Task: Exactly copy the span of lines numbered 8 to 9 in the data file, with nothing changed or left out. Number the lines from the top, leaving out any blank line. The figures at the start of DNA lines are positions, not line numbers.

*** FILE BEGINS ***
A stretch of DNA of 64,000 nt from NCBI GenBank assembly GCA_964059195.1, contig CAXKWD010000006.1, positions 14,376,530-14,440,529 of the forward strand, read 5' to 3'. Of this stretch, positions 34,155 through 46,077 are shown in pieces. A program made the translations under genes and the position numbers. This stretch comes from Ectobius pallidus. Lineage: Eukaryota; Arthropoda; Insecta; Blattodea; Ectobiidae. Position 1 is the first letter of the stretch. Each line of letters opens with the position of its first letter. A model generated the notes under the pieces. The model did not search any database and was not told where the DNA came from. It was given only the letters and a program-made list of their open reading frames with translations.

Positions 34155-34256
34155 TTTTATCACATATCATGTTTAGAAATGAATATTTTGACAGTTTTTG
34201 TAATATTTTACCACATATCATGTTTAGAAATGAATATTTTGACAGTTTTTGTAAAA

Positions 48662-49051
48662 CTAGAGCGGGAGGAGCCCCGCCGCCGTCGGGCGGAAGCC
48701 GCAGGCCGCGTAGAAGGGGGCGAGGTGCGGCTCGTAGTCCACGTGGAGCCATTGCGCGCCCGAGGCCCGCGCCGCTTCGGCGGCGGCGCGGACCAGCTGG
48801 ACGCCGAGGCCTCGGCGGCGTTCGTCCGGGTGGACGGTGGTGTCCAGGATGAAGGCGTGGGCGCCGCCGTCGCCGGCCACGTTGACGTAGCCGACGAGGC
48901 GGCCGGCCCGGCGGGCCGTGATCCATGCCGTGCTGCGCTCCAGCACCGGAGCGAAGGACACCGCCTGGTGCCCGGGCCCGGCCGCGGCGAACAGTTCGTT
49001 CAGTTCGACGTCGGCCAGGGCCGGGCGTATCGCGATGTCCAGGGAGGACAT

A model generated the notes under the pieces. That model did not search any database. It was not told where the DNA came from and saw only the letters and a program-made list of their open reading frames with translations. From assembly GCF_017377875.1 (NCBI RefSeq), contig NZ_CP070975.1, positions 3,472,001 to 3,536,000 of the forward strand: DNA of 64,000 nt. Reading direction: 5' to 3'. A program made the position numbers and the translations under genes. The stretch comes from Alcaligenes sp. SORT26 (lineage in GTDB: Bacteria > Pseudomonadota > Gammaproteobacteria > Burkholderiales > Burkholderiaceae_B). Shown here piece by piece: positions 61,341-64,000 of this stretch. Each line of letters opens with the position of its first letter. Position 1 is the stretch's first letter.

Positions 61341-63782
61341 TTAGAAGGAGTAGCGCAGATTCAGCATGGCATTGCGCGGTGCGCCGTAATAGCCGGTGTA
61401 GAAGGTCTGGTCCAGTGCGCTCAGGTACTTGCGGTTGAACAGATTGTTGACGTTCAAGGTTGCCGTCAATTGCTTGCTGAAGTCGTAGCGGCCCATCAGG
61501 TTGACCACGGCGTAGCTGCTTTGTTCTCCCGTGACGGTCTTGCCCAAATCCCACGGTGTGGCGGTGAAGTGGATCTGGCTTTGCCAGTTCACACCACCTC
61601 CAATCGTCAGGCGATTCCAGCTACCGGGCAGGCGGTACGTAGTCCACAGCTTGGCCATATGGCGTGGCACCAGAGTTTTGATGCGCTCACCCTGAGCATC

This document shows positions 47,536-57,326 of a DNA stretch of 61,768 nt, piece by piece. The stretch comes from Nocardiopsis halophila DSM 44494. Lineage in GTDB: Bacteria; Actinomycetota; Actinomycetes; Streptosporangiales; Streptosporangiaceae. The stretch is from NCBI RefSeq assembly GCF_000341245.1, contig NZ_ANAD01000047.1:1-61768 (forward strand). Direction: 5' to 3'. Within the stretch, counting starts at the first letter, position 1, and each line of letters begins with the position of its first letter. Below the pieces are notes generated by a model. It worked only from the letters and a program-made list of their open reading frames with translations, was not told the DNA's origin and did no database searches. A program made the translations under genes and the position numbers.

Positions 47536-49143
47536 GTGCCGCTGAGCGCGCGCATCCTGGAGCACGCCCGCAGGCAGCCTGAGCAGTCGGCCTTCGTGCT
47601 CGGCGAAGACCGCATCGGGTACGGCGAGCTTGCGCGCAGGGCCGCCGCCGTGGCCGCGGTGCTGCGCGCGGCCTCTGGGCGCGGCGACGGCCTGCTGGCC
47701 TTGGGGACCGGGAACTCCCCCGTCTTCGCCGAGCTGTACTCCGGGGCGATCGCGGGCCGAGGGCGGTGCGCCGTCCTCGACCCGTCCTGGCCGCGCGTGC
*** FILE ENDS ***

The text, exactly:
48801 ACGCCGAGGCCTCGGCGGCGTTCGTCCGGGTGGACGGTGGTGTCCAGGATGAAGGCGTGGGCGCCGCCGTCGCCGGCCACGTTGACGTAGCCGACGAGGC
48901 GGCCGGCCCGGCGGGCCGTGATCCATGCCGTGCTGCGCTCCAGCACCGGAGCGAAGGACACCGCCTGGTGCCCGGGCCCGGCCGCGGCGAACAGTTCGTT